The princess was just considering sitting down with one such volume when she became aware of a deep hum coming from outside. At the same time one of her younger ladies-in-waiting, Lady Sirivesta, threw open the salon door, wide eyed and panicky, “Your Highness! There are flying machines in the sky! A horde of them! No-one’s ever seen the like – what do we do?”
“Set about reviving Countess Maddentha at once, because she must be incapacitated if you’ve come to me. Otherwise, take me to where we can get the best view.” Princess Harlick set her ‘reading’ volume aside and followed the near hysterical girl out to the elevated terrace where the household could take the sun and fresh air. Rather more members of the household than should have had business on the terrace at this hour stood staring at the fleet of metallic vessels, each the size of a city block, hanging over the city. Smaller craft, mosquito-like in comparison, zoomed around them in clouds. The only sound that seemed to come from them was a loud hum.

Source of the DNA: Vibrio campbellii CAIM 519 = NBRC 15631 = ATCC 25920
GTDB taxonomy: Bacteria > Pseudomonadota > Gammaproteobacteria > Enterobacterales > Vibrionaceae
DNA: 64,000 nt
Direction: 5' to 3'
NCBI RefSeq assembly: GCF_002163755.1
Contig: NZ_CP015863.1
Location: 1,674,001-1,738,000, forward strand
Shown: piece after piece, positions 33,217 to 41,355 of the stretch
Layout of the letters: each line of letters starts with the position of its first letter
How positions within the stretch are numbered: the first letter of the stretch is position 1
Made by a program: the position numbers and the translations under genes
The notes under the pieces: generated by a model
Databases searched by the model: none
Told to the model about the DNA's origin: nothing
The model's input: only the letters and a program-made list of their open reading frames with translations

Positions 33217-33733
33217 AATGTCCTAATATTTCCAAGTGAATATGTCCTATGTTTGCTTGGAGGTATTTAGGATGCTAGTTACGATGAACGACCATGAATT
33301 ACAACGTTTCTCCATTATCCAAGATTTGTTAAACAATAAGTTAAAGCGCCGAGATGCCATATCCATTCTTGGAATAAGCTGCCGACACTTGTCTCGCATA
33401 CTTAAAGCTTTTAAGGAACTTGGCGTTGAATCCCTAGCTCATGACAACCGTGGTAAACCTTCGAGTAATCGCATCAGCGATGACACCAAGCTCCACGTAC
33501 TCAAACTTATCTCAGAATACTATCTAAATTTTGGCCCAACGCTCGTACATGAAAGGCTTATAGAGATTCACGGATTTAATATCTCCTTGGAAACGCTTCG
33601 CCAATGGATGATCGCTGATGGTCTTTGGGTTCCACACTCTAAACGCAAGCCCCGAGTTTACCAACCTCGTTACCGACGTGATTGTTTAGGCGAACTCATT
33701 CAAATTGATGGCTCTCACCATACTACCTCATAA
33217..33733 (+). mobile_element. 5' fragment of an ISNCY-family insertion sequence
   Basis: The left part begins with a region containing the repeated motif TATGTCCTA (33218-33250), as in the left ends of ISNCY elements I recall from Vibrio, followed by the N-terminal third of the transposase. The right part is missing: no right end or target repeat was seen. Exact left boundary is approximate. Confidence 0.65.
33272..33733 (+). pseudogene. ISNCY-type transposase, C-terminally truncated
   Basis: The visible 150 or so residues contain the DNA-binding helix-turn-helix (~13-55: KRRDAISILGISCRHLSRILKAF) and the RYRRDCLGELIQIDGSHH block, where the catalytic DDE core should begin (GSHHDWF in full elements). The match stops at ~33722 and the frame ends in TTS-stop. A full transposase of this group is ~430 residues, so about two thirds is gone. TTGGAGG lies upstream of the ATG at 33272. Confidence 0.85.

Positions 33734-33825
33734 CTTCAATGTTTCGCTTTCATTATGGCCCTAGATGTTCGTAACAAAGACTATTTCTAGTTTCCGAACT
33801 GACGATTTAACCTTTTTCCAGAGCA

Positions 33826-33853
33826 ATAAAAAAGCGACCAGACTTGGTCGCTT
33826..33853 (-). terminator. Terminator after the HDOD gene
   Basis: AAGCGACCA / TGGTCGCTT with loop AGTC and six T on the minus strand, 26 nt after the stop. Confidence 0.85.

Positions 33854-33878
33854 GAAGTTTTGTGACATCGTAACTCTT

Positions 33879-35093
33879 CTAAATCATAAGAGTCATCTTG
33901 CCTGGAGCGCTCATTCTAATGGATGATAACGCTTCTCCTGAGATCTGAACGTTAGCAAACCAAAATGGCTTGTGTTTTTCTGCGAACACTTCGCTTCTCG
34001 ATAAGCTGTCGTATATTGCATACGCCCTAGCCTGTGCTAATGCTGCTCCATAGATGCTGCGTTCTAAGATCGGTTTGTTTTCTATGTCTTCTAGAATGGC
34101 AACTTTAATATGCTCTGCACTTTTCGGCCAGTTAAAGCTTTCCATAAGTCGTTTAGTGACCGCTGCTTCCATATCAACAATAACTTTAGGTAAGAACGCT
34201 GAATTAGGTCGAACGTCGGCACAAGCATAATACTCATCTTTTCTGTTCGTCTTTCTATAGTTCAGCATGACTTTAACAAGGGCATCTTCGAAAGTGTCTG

“Ladies and gentlemen,” Princess Harlick spoke as loudly as she could without shrieking to get their attention, “I know my husband likes to keep me socially isolated by leaving me out of the news loop but has he, or anyone else for that matter, done anything that would really, really annoy my father or his government?”
Everyone within earshot turned to look at her.
“Nothing in particular comes to mind?” She smiled grimly. “Now we assemble in the Grand Foyer because we will have guests shortly, and by ‘we’ I mean everyone in the household. Children, aged relatives, secret spouses, cats and dogs, and whichever of that nice Mr Cuthpursth’s people are manning the listening posts today.”
Countess Maddentha said faintly, “You know about Mr Cuthpursth?”
“Of course I do. I did grow up in a royal court so I’m not completely naïve. Plus I got very bored during my first pregnancy and went poking around; I must say I wasn’t expecting listening posts to be quite so literal…. Happily, I hear that Mr Cuthpursth has a reputation for being neat and tidy in his work, and that has been a great comfort to me on occasion. Now, we need to gather everyone in the Grand Foyer before they search the building.”